Culture plays a critical role in the life of human beings, setting boundaries within which people act. Therefore, human psychology is also bounded to human culture, as the latter shapes the concepts, ideas, behavior, and even emotions of people. However, culture itself is also affected and formed by people’s thoughts, perceptions, and actions. Cultural psychology researches these tangled and complex connections between culture and human psychology. Cultural psychology is currently viewed as a “sub-part of general psychology built on the axiom that all human cognitive, affective, behavioral forms of existence are regulated by socially constructed meanings” (Valsiner, 2013, p.319). Overall, cultural psychology is an essential part of the psychological field, which has various potential development directions.
Contemporary cultural psychology is based on four main foundations dating back to the 19th century. These are Folk Psychology, The Wurzburg School, Ganzheitspsychologie, and the Austrian Tradition (Valsiner, 2013). These schools of thought played an immense role in the formation of cultural psychology and other disciplines, such as cognitive psychology. Cultural psychology gained influence and established its importance around the 1990s, as it was discovered that culture is one of the major factors affecting human psychology (Heine, 2010). Since then, cultural psychology has been developing rapidly both in Europe and in America.
Cultural-clinical psychology may serve as one of the potential ways of further advancing cultural psychology goals. This type of psychology combines the approaches of cultural psychology and clinical psychology, creating a different ambitious central assumption. It states that “culture, mind, and brain constitute one another as a multi-level dynamic system in which no level is primary; psychopathology is an emergent property of that system” (Ryder et al., 2011, p. 960). Regarding the role of clinical psychology, there are three main points on how clinical psychology can help advance cultural psychology. First, psychopathological phenomena that clinical psychology studies can give a different perspective on culture and help understand it better. Second, it can help cultural psychology model “ways in which abnormal behavior is shaped by constraints imparted by physiological and environmental influences, and their interactions” (Ryder et al., 2011, p.964). Moreover, a broad set of tools developed by clinical psychology to analyze and theorize about psychological processes can prove to be helpful for cultural psychology. Finally, clinical psychology can provide new content and data for further research within the domain of cultural psychology.
At the same time, cultural psychology can assist with the critical area of study of clinical psychology – the nature of disorders (Ryder et al., 2011). In most cases, it is impossible to understand one’s disorder fully without gaining insight into one’s culture. Therefore, cultural psychology can widen the traditionally narrow biological understanding of the source of disorders, improving clinical research and treatment outcomes. Furthermore, the implementation of cultural psychology perspective can deepen the knowledge of how people detect, analyze, and perceive the symptoms of mental illnesses. These actions can vary significantly across individuals and cultures. In general, clinical psychology can develop a more precise and specific perspective due to incorporating the experience and methods of cultural psychology. The resulting unified field of cultural-clinical psychology can enrich both of its parental domains and advance their goals further.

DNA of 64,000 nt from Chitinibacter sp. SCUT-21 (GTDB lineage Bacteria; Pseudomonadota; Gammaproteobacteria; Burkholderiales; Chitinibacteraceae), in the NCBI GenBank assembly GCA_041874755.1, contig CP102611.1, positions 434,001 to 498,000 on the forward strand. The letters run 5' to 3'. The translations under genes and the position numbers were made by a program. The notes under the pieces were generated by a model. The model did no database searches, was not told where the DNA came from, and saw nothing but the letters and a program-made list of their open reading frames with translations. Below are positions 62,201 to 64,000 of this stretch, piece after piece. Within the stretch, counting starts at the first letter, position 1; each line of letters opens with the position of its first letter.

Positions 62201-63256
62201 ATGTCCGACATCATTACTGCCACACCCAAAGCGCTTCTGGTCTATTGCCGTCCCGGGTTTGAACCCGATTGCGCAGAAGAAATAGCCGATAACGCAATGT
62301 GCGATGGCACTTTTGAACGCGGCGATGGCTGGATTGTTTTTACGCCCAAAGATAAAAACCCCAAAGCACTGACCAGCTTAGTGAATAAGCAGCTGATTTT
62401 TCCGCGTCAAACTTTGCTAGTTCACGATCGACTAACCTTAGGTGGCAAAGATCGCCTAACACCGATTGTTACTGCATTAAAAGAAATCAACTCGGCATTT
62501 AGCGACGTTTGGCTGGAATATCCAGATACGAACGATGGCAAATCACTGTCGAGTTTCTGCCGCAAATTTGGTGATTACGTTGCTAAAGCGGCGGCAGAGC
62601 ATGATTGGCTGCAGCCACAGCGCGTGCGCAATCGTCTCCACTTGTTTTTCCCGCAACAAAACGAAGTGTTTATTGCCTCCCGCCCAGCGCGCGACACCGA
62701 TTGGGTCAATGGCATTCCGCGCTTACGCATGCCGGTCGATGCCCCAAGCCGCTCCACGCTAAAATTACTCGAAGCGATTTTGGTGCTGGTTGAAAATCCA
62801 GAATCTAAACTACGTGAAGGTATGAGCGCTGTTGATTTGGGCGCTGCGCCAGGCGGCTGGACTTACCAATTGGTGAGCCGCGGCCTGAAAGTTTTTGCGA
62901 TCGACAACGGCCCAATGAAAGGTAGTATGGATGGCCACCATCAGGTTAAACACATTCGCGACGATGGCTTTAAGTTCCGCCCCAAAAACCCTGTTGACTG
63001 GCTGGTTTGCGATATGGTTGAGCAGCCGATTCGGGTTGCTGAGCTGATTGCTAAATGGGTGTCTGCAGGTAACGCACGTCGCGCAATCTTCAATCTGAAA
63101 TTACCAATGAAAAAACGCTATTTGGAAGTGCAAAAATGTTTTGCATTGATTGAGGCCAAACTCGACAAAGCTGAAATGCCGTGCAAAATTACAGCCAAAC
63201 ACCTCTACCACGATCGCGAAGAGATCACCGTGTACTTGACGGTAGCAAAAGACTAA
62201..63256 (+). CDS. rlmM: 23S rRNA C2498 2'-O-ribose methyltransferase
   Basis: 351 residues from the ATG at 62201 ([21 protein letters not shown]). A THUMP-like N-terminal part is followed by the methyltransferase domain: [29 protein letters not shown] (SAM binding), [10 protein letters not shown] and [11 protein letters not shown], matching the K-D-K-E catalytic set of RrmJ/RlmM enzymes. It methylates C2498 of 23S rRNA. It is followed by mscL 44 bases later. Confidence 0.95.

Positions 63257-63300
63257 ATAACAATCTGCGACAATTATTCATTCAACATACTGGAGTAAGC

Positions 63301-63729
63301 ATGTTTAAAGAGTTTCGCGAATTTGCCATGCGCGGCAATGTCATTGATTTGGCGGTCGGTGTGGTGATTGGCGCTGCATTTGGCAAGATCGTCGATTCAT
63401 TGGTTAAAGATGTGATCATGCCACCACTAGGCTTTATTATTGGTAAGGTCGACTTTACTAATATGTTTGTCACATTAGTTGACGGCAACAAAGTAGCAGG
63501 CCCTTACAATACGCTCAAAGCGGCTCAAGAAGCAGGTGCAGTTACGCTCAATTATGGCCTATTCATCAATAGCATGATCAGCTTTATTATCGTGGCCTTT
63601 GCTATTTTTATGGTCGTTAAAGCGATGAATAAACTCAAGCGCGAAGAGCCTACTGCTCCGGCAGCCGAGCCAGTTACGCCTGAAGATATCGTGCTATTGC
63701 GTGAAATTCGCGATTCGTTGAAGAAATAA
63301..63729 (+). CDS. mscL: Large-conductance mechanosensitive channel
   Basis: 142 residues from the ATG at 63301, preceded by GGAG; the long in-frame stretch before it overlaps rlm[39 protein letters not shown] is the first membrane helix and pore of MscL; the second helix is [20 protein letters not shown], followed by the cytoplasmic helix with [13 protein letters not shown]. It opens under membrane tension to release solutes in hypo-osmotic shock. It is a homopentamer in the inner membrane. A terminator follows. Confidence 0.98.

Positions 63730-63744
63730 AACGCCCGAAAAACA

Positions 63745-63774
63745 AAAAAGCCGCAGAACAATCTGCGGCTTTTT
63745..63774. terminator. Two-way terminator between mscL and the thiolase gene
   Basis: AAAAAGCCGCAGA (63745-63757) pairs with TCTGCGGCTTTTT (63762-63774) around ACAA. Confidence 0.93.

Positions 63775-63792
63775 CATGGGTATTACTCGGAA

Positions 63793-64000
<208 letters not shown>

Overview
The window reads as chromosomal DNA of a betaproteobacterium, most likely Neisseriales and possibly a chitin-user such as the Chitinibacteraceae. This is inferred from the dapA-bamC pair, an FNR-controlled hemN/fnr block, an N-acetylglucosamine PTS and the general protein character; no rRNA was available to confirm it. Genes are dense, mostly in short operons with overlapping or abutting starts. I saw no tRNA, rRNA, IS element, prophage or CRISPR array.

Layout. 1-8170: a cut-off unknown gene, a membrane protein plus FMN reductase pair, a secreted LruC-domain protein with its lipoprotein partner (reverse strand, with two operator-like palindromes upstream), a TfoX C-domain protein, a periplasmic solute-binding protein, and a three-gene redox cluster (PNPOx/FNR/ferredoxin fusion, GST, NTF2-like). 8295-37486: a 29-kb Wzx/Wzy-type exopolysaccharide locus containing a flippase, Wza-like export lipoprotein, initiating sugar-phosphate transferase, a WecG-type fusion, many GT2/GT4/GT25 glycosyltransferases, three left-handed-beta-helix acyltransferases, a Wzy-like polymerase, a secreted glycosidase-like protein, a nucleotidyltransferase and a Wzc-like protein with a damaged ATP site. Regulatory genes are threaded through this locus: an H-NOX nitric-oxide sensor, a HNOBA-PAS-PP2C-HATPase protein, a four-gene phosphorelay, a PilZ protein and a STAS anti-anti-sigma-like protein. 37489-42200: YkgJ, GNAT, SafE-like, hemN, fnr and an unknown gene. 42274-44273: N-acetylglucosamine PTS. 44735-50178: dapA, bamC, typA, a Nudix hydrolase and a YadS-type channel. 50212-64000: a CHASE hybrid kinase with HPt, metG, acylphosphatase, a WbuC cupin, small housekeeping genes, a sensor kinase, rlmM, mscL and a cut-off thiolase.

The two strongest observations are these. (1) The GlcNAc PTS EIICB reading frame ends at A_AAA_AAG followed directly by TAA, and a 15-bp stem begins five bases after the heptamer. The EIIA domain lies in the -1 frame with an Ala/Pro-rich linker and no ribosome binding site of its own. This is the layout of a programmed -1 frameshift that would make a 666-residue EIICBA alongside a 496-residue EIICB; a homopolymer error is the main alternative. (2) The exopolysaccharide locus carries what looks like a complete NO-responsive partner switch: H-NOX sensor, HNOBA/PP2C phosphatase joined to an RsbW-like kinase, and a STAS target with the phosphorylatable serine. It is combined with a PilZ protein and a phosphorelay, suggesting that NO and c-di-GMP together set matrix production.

Regarding the trajectory of cultural psychopathology, it may be possible to incorporate a different perspective within this field. Viewing how specific cultures are left behind implies the existence of some threshold for cultures that they need to pass not to stay behind. In my opinion, it is necessary to look at different cultures separately, not trying to find standardized comparisons, as such comparisons can lead to the perception of the existence of better and worse cultures. Therefore, in the interactions with representatives of different cultures, it would be helpful not to tie their experiences and possible personal issues to their cultures, thus not giving their cultures any characteristics. If every culture is viewed as a separate entity with its own features and these features are not used to characterize the culture or compare it with others, then the said trajectory may change.
Heine, S. J. (2010). Cultural psychology. In S. T. Fiske, D. T. Gilbert, & G. Lindzey (Eds.), Handbook of social psychology (pp. 1423–1464). John Wiley & Sons, Inc.
Ryder, A.G., Ban, L.M., & Chentsova-Dutton, Y.E. (2011). Towards a cultural-clinical psychology. Social and Personality Psychology Compass, 5, 960-975.
Valsiner, J. (2013). Cultural psychology. In K.D. Keith (Ed.), The encyclopedia of cross-cultural psychology (pp. 319 – 327). John Wiley & Sons, Inc.